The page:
If a weapon has a shorter barrel, its total length remains controllable, even when a suppressor is added. Suppressors are especially nice to have if you are shooting indoors.

Paired with subsonic rounds and a suppressor, this combination reduces the recoil on a .300 BLK rifle almost to nothing with significantly less sound. That may be why more SWAT and SRT units across the country have begun to use this caliber in their rifles.

For civilians, particularly those concerned with home defense, it's a convenient alteration as you only need to exchange the barrel. Though, if you’re like us it’s really just a good excuse to build out a new complete upper.

If you already reload your own ammo it’s easy to start doing so for .300 BLK since the process of preparing brass for .300 BLK is the same as .223/5.56. All you need are new dies to accommodate the cartridge’s size.


Perhaps the best part of reloading .300 is that it uses less powder than .223 does which provides some savings in that aspect. If you don't have enough brass, you can actually use 5.56 casings as well.

They can be trimmed them down to the correct size for .300 BLK — we'd treat that only as a sort of last-resort measure (because it can be a pain to do that).

In terms of application, the .300 BLK is a fantastic choice in hunting large game and there is a wide range of projectile choices. Granted, a lot of hunting is about shot placement and you can hunt just about anything with 5.56.

.300 BLK might come in extra handy if you’re trying to wipe out a horde of feral hogs.

As we mentioned briefly above, part of the huge appeal of .300 BLK is its ability to utilize short barrel lengths. If your hunt is going to be long and involves a lot of trekking, add a LAW Folder and you could literally have a backpack gun less than 14″ while folded.

What's the best barrel length for 300 blk?

If you're on the market for a new 300blk AR-15 you'll see that there are barrel lengths 7.5" all the way up to 16 inches. 7.5" is a little short even for us so we like to play it safe.

Anything between 8 to 10.5" is what we'd choose so that if we added a suppressor, the build wouldn't be too long since most cans are about 6 inches in length.

Just remember that with any builds that have barrels shorter than 16" you'll have to consider if you're planning on going the 300 blk pistol or 300 blk sbr route (pistol meaning you attach a pistol brace and SBR meaning it involves a tax stamp).10.5 inch Complete Upper 300 BLK

Photo Credit: 5D Tactical


Honestly, there aren’t a whole lot of cons here but these are some factors you may want to consider:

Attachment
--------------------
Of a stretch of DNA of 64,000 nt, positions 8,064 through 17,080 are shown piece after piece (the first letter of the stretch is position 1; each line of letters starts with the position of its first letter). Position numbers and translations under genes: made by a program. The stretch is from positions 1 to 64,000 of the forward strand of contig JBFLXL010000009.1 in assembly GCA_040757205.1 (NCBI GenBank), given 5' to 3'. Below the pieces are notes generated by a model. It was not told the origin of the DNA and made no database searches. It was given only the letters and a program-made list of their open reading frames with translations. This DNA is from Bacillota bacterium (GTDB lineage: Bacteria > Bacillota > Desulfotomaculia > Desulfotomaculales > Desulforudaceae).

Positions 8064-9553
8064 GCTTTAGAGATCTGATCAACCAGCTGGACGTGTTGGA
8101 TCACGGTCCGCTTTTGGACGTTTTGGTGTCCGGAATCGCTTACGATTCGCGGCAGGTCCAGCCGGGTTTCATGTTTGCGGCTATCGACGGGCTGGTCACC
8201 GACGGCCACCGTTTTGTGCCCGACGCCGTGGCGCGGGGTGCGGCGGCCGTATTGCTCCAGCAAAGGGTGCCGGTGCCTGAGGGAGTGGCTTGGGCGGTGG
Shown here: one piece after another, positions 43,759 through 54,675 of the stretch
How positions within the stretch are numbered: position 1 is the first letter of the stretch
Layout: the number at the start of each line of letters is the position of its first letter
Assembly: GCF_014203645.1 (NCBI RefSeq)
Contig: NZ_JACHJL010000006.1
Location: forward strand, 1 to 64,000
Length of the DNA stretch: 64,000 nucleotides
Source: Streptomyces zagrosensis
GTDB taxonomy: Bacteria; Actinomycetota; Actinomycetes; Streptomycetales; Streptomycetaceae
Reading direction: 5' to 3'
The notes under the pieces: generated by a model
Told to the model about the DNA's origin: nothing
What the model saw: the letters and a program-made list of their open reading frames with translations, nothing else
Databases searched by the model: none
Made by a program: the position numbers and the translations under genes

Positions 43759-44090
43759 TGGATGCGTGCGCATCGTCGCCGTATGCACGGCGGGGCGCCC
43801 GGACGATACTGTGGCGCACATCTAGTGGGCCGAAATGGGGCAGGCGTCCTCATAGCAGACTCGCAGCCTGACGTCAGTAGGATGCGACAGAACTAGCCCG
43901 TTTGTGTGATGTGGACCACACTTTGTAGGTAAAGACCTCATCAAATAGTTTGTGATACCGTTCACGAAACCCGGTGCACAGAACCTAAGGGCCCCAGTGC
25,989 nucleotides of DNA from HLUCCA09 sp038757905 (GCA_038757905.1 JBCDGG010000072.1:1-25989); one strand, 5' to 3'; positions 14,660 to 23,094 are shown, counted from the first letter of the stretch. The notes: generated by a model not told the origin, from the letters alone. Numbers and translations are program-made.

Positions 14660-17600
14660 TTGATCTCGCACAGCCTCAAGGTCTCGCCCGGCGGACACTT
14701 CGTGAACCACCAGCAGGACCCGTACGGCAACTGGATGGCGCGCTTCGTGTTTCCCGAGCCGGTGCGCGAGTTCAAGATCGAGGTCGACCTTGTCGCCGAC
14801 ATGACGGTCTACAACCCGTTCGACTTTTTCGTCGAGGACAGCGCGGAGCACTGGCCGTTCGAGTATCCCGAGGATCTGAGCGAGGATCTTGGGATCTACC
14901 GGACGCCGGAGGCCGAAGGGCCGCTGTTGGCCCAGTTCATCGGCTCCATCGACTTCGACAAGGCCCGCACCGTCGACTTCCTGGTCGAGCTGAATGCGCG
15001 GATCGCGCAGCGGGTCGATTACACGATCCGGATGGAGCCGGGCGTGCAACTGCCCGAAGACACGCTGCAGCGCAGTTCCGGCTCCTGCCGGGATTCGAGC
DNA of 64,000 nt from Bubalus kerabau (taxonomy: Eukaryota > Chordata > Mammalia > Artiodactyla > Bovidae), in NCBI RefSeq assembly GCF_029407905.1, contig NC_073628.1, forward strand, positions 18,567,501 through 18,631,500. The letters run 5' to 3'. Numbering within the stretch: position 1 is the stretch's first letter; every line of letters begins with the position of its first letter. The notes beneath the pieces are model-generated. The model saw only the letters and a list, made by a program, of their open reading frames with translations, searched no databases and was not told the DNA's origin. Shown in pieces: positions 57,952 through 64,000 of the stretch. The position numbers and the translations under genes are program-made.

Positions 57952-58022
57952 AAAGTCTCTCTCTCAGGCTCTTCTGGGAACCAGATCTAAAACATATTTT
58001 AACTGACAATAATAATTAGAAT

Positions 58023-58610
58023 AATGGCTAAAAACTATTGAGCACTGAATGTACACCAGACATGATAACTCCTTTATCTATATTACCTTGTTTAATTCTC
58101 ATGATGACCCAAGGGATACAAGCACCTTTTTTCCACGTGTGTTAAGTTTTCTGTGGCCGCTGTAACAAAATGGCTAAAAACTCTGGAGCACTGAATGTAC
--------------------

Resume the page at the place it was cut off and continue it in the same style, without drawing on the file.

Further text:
If you’re looking to shoot distances past 300 yards, 5.56 is going to be the better option as it shoots a lot flatter because it flies at a higher velocity.

It’s not to say that you can’t hit targets at distances further than 300 yards but that it can progressively become more difficult once you factor in weather. With .300 BLK there is a massive bullet drop rate of 12” once you start aiming at targets at the 300-yard mark.


While it used to be cheaper, currently the cost of .300 BLK can be up to twice the amount of 5.56, making it a challenging purchase due to the ongoing COVID pricing.

If you have a reloading setup, it may reduce some of the expenses. This is only possible if you can buy all of the required components at a reasonable price.


While the .300 BLK is great for CQB, it actually might not be the best option for everyone's home defense due to its penetration ability. If you miss your target, there’s a good chance that the bullet will pass through multiple walls before fully stopping.

Over-penetration is a serious factor that people should consider if they live in a small home or apartment. Whereas, some 5.56 bullets break apart more easily and have less tendency to penetrate barriers like .300.


300 AAC Blackout is a strong and reliable round for the right situation. On CQB ranges, for example, you’ll be able to maximize force at short range.

Meanwhile, those who load their own ammunition will be happy to get more power with less powder. Now that you’re informed about its benefits and limitations, you’re empowered to build the weapon of your dreams.

To construct a new 80 percent 300 blackout rifle, consider our new complete upper kits. For additional information on .300 BLK ammo, feel free to contact our team.